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The Jeffersonian cyclopedia;

a comprehensive collection of the views of Thomas Jefferson classified and arranged in alphabetical order under nine thousand titles relating to government, politics, law, education, political economy, finance, science, art, literature, religious freedom, morals, etc.;

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7744. SECESSION, Baleful.—
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7744. SECESSION, Baleful.—

Mr. New
showed me your letter * * * which gave
me an opportunity of observing what you said
as to the effect, with you, of public proceedings,
and that it was not unwise [444] now to estimate
the separate mass of Virginia and
North Carolina, with a view to their separate
existence. It is true that we are completely
under the saddle of Massachusetts and Connecticut,
and that they ride us very hard,
cruelly insulting our feelings, as well as exhausting
our strength and subsistence. Their
natural friends, the three other Eastern
States, join them from a sort of family pride,
and they have the art to divide certain other
parts of the Union, so as to make use of them
to govern the whole. This is not new, it is
the old practice of despots; to use a part of
the people to keep the rest in order. And
those who have once got an ascendency, and
possessed themselves of all the resources of
the nation, their revenues and offices, have
immense means of retaining their advantage.
But our present situation is not a natural one.
The republicans, through every part of the
Union, say that it was the irresistible influence
and popularity of General Washington
played off by the cunning of Hamilton,
which turned the government over to anti-republican
hands, or turned the republicans
chosen by the people into anti-republicans.
He delivered it over to his successor in this
state, and very untoward events since, improved
with great artifice, have produced on
the public mind the impressions we see.
But, still, I repeat it, this is not the natural
state. Time alone would bring round an
order of things more correspondent to the
sentiments of our constituents. But, are
there no events impending, which will do it
within a few months? The crisis with England,
the public and authentic avowal of sentiments
hostile to the leading principles of our
Constitution, the prospect of a war, in which
we shall stand alone, land tax, stamp tax, increase
of public debt, &c. Be this as it may,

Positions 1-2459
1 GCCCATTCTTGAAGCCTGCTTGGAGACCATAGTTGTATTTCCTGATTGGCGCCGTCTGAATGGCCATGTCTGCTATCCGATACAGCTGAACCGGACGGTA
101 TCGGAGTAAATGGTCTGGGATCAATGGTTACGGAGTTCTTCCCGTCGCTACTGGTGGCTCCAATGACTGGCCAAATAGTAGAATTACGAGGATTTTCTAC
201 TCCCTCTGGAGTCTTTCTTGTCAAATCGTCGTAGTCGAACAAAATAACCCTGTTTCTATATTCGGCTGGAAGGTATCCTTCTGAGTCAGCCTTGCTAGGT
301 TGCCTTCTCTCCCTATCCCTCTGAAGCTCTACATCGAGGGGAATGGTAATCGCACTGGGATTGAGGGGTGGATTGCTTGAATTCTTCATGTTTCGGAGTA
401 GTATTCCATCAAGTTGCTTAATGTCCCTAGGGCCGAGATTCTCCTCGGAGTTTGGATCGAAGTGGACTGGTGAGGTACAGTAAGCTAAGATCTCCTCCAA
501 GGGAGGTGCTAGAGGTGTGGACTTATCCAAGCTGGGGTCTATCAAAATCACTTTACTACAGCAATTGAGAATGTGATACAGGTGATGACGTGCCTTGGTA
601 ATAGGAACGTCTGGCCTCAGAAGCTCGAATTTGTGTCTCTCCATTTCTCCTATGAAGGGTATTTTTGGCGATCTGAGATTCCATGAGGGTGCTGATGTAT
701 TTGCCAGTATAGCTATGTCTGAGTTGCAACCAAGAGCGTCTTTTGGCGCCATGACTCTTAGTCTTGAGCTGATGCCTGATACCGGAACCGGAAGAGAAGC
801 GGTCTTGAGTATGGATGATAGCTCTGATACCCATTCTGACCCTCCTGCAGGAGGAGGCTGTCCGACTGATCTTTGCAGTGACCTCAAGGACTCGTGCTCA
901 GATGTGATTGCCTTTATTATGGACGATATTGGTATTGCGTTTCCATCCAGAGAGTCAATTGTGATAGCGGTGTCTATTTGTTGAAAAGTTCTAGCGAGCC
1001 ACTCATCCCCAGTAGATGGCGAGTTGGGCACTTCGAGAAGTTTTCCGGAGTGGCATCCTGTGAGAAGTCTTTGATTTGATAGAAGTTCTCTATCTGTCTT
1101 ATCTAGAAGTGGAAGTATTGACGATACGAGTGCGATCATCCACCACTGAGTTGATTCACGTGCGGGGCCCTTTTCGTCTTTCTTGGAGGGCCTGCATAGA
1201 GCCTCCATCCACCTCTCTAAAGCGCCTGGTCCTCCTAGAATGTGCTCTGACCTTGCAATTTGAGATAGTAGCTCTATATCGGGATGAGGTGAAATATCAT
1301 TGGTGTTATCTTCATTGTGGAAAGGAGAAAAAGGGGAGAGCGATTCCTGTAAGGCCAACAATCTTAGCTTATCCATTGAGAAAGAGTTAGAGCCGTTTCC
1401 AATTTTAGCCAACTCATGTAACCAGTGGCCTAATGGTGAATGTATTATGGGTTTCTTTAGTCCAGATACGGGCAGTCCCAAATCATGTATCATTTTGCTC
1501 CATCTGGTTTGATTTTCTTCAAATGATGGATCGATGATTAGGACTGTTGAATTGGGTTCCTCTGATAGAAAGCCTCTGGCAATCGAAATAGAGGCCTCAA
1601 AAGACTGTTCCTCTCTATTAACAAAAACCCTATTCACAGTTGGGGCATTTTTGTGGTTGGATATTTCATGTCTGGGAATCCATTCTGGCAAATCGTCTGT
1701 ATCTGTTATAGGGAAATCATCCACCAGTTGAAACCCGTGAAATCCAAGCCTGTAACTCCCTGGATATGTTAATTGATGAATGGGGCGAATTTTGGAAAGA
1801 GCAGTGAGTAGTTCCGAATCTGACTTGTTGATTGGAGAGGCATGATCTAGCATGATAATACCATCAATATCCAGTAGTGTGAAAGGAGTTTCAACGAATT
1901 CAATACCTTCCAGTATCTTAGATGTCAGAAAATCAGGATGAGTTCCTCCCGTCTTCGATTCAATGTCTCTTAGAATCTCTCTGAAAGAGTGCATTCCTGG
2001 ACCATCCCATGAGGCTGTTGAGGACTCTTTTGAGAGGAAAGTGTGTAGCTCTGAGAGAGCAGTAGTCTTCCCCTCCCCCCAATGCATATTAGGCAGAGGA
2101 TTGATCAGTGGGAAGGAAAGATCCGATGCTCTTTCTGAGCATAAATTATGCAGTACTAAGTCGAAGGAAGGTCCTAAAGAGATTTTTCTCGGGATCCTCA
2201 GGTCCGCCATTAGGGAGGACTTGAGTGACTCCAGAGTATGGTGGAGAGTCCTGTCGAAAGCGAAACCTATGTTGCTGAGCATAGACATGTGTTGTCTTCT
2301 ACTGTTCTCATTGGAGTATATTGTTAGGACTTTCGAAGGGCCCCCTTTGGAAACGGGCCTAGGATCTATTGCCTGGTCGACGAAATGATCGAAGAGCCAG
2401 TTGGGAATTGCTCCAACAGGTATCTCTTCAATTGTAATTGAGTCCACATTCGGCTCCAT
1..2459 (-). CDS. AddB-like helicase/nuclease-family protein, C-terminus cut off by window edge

in every free and deliberating society, there
must, from the nature of man, be opposite
parties, and violent dissensions and discords;
and one of these, for the most part, must prevail
over the other for a longer or shorter
time. Perhaps this party division is necessary
to induce each to watch and debate to
the people the proceedings of the other. But
if on a temporary superiority of the one
party, the other is to resort to a scission of
the Union, no federal government can ever
exist. If to rid ourselves of the present rule
of Massachusetts and Connecticut, we break
the Union, will the evil stop there? Suppose
the New England States alone cut off, will
our nature be changed? Are we not men still
to the south of that, and with all the passions
of men? Immediately, we shall see a Pennsylvania
and a Virginia party arise in the
residuary confederacy, and the public mind
will be distracted with the same party spirit.
What a game, too, will the one party have in
their hands, by eternally threatening the other
that unless they do so and so, they will join
their northern neighbors. If we reduce our
Union to Virginia and North Carolina, immediately
the conflict will be established between
the representatives of these two States,
and they will end by breaking into their
simple units. Seeing, therefore, that an association
of men who will not quarrel with one another is a thing which never existed,
from the greatest confederacy of nations
down to a town meeting or a vestry; seeing
that we must have somebody to quarrel with,
I had rather keep our New England associates
for that purpose, than to see our bickerings
transferred to others. They are circumscribed
within such narrow limits, and their
population so full, that their numbers will
ever be the minority, and they are marked,
like the Jews, with such a perversity of
character, as to constitute, from that circumstance,
the natural division of our parties. A
little patience, and we shall see the reign of
witches pass over, their spells dissolved, and
the people recovering their true sight, restoring
their government to its true principles.
It is true that, in the meantime, we are suffering
deeply in spirit, and incurring the horrors
of a war, and long oppressions of enormous
public debt. But who can say what would
be the evils of a scission, and when and where
they would end? Better keep together as we
are, haul off from Europe as soon as we can,
and from all attachments to any portions of
it; and if they show their power just sufficiently
to hoop us together, it will be the happiest
situation in which we can exist. If
the game runs sometimes against us at home,
we must have patience till luck turns, and
then we shall have an opportunity of winning
back the principles we have lost. For this is
a game where principles are the stake.—
To John Taylor. Washington ed. iv, 245. Ford ed., vii, 263.
(Pa., June. 1798)


A descendant of Mr. Taylor claimed that he
wrote “it is not usual now”, &c. See Ford edition.—Editor.